Claudia Isaac, University of New Mexico associate professor in Community & Regional Planning (CRP) in the School of Architecture & Planning, has been selected to receive the 2nd Annual Community Engaged Research Lectureship Award by the Office of the Vice President for Research.
As part of the award, Isaac will present a lecture on Thursday, May 4 at 5:30 p.m. in George Pearl Hall’s Garcia Auditorium. The lecture is free and open to the public.
Isaac, who has taught at UNM for 29 years, received a letter from the Office of the Vice President for Research, congratulating her selection – which is one of the highest honors the University bestows on its faculty members in recognition of research/creative activity of exceptional merit.
Renia Ehrenfeucht is the director of the CRP in the School of Architecture & Planning (SA&P). She also nominated Isaac to deliver the lecture.
Dr. Isaac’s projects not only accomplish immediate objectives but also build capacity for the organization or group to set and meet new objectives,” Ehrenfeucht wrote. “This is hard to accomplish and often overlooked in community engaged scholarship.”
Community engaged research is both Isaac’s research and passion.
“I always refer to our community partners as ‘scholars,’ because I don’t want to diminish their value in the process of authorship and ownership of materials produced as a function of the parallel collaboration that takes place between us,” Isaac said.
She often is the person on a board, committee or in an organization who takes the research and compiles it into a report or summary meeting notes, with collaborator review and comment. She believes “the process is co-creation”.
All of Isaac’s research is in response to a community need and therefore must engage the community.
“The term ‘poverty’ implies that those who live in poverty have no skills. Nothing could be further from the truth. Navigating the services the poor need is daunting in and of itself. People may not speak the language of the academy, but they are not without analytical insight,” she said.
“Dr. Isaac frames her work around poverty alleviation,” Ehrenfeucht wrote. “Given the complexity of the issue and that income disparities underlie global, national and local economies, she has worked on a wide range of related topics including economic development, violence reduction, food systems and affordable workforce housing. Many of these projects impact national and regional audiences including funding organizations and other practitioners…” Ehrenfeucht added that the most important impact of Isaac’s work resides in the community that first asked the question.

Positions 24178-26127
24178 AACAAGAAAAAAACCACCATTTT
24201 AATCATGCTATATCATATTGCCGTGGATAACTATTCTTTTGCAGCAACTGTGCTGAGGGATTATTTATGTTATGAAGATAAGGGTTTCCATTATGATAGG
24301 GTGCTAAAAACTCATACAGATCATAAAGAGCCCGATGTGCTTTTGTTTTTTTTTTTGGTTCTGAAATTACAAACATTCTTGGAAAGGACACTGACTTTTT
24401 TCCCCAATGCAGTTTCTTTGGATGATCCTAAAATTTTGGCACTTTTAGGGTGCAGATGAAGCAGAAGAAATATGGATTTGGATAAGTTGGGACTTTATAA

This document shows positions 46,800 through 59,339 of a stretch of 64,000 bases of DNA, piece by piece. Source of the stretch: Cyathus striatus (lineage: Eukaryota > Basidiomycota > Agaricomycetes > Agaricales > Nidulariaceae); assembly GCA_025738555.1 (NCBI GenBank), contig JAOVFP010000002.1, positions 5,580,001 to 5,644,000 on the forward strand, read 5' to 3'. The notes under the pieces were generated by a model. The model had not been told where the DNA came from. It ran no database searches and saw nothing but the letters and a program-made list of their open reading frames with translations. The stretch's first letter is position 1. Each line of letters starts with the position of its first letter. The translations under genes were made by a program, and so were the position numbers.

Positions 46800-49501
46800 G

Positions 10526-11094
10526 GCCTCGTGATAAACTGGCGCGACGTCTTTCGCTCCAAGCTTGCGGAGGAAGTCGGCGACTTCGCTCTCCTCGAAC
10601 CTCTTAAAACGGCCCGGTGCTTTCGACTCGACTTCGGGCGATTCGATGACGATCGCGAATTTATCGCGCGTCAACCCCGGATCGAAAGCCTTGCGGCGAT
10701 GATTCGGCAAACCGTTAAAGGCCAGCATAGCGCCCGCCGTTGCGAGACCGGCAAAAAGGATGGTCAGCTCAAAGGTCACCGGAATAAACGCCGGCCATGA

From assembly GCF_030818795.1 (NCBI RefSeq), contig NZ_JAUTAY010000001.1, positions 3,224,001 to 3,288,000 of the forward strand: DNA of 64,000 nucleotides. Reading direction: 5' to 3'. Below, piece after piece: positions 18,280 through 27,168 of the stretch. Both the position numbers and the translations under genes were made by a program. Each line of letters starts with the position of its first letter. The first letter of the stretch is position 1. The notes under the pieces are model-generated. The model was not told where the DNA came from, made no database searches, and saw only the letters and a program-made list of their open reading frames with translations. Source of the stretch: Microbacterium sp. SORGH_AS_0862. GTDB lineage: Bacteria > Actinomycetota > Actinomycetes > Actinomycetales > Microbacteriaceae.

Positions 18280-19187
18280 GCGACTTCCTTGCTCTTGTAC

Some of the organizations with which Isaac has partnered include Albuquerque Affordable Housing Coalition, the New Mexico Resiliency Alliance, which partners with various other programs and funding sources to support community-based economic development projects statewide, engages in leadership development and also policy and advocacy work. The AgriCultura Network is the farmer-owned cooperative with which La Cosecha partners. La Cosecha began as a project of the AgriCultura Network and is now becoming its own non-profit organization. The two organizations remain in strong partnership with each other.
“The key aspect of La Cosecha is it’s affordability for low income households that cannot usually afford locally grown, chemical free, high quality produce,” Isaac said.
“Ancient agricultural practices allowed communities to flourish. A goal is to resurrect those practices and restore food systems. The participatory evaluation of community based food systems organizations like La Cosecha CSA enables data collected from all collaborators, compiled with an external eye, to bring all the information and people together to direct collective action.”
Isaac has worked with the NM Resiliency Alliance and New Mexico MainStreet, in their work to build the economic development capacity of rural and underserved communities in NM. The NMRA has provided funding to MainStreet Organizations for the last three years for projects, and this hear has provided the first small grants to non-MainStreet communities.
According to Isaac, they received more than 40 excellent applications for three grants; and are developing a network of technical assistance providers expand on what NM MainStreet provides to aid in economic planning, designing physical plans and promoting the community.
“Her [Isaac’s] partners also emphasize her talent to communicate across different stakeholders and accurately represent different positions. She has conducted evaluation work for projects funded by the Walter K. Kellogg Foundation, The National Trust for Historic Preservation, The Robert Wood Johnson Foundation, and numerous state and community programs,” Ehrenfeucht wrote.
“It is important to celebrate and acknowledge Dr. Isaac’s research,” said Mark Childs, associate dean for research at SA&P. “The research and the award acknowledge to the larger community that rigorous community-based work adds great value to both the communities and the academy.”
“I’m delighted Dr. Isaac is only the second recipient of this award. It shows that the University upholds its mission to work with and support the citizens and New Mexico.”
Click here to RSVP to the lecture.